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Steve Hunegs, executive director of the Jewish Community Relations Council of Minnesota and the Dakotas, speaks Tuesday about the U.S. Holocaust Memorial Museum’s traveling exhibition, “Fighting the Fires of Hate: America and the Nazi Book Burnings,” on display at Bonanzaville in West Fargo. David Samson / The Forum
Steve Hunegs, executive director of the Jewish Community Relations Council of Minnesota and the Dakotas, speaks Tuesday about the U.S. Holocaust Memorial Museum’s traveling exhibition, “Fighting the Fires of Hate: America and the Nazi Book Burnings,” on display at Bonanzaville in West Fargo. David Samson / The Forum

Traveling Nazi book-burning exhibit arrives in West Fargo

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variety Fargo, 58102
Fargo ND 101 5th Street North 58102

WEST FARGO - A traveling exhibit that links 1930s Nazi Germany book burnings with the killing of 6 million German-Jews during the 1939-45 Holocaust has arrived in West Fargo.

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“Fighting the Fires of Hate: America and the Nazi Book Burnings” was opened to local media Tuesday at Bonanzaville.

The exhibit dates back 80 years, or six years prior to World War II, when German students burned thousands of books, targeting authors ranging from Helen Keller and Ernest Hemingway to Albert Einstein and Sigmund Freud.

Their actions underscored an earlier warning from 19th-century German-Jewish writer Heinrich Heine: “Where one burns books, one soon burns people.”

The Nazi book burnings provoked reaction from writers, artists, scholars, journalists, librarians, labor unions, clergy, political figures and others.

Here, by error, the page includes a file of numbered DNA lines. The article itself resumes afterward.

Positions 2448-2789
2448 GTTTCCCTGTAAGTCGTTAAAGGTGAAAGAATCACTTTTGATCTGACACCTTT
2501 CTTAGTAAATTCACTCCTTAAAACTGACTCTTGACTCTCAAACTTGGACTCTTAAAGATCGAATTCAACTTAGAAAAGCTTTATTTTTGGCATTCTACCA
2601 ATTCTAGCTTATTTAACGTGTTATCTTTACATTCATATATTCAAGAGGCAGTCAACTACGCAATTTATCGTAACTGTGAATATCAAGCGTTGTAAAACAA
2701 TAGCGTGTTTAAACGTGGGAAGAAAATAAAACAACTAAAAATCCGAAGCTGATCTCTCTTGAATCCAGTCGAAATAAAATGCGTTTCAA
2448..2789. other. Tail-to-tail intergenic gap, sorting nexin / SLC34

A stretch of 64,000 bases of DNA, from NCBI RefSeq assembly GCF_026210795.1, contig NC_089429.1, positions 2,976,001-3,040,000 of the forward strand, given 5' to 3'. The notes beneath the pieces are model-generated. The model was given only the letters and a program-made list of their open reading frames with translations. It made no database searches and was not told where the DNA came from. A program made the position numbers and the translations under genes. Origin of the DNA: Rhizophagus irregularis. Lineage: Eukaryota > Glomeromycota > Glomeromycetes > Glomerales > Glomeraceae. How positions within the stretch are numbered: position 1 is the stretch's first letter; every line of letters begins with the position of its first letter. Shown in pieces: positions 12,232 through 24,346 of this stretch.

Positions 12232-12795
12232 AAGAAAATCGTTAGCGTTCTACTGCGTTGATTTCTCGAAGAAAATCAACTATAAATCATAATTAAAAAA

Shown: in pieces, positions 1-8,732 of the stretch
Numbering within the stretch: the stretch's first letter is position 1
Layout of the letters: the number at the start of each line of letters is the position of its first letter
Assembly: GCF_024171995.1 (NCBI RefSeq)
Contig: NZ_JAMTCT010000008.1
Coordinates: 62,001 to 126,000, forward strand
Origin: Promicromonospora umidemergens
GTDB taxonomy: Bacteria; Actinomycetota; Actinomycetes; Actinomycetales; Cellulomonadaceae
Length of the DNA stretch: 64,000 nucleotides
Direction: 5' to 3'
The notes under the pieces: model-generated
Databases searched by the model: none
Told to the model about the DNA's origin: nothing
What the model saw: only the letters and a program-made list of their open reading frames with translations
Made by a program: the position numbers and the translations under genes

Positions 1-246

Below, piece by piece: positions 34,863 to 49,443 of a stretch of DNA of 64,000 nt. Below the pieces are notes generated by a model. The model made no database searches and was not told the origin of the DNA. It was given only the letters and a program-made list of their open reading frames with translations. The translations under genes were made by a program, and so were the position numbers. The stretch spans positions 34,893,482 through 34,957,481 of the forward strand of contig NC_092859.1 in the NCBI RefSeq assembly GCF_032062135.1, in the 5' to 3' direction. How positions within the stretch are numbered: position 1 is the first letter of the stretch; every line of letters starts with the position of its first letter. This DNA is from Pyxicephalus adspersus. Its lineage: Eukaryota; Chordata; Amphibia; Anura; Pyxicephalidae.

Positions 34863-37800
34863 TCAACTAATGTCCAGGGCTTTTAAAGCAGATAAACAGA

The American Jewish Congress organized massive street demonstrations to protest Nazi persecution of Jews.

“This exhibit does a remarkable job to remind us of what happens when our rights to express ideas are suppressed,” said Steve Hunegs, executive director of the Jewish Community Relations Council of Minnesota and the Dakotas.

This marks the first time that the exhibit has been displayed in the Midwest.

“It’s a tremendous teaching opportunity,” said Hunegs, who was viewing it for his first time Tuesday.

“It’s attractive, easy to read, well written, with fascinating pieces of history,” he said.

Fargo businessman Rick Stern’s family lost several relatives who died in concentration camps during the Holocaust.

“This shows how this all starts. It is important that we keep this fresh in our memories,” Stern said after viewing the display.

“It’s thought provoking,” said Sandra Hannahs, director of the West Fargo Public Library.

“It’s something that really expresses the importance of freedom of speech and the freedom to share and express viewpoints whether you believe them or not,” she said.

Librarians tend to view the freedom to share information as the foundation of democracy, Hannahs said.

The exhibit officially opens Thursday from 4 to 6 p.m. in the Lucien C. Barnes Building-Rotating Exhibition Gallery and remains on display through Aug. 17.

“It’s a great exhibit,” said Kathleen Toft, secretary of the Bonanzaville board of directors.

“We were afraid that we weren’t going to be able to have this because of lack of funding,” she said.

Within a few days, several individuals contributed the money needed to bring the display to West Fargo, she said.

If You Go

WHAT: “Fighting the Fires of Hate: America and the Nazi Book Burnings”

WHEN: The exhibit officially opens Thursday from 4 to 6 p.m. in the Lucien C. Barnes Building-Rotating Exhibition Gallery and is free that day. It remains on display through Aug. 17. Hours are 10 a.m. to 8 p.m. Monday through Friday, 10 a.m. to 5 p.m. Saturday and noon to 5 p.m. Sunday.

WHERE: Bonanzaville, 1351 West Main, West Fargo

INFO: Admission to the museum and exhibition is $12 for adults, $10 for seniors (55-plus) and military, $6 for ages 4 to 14.

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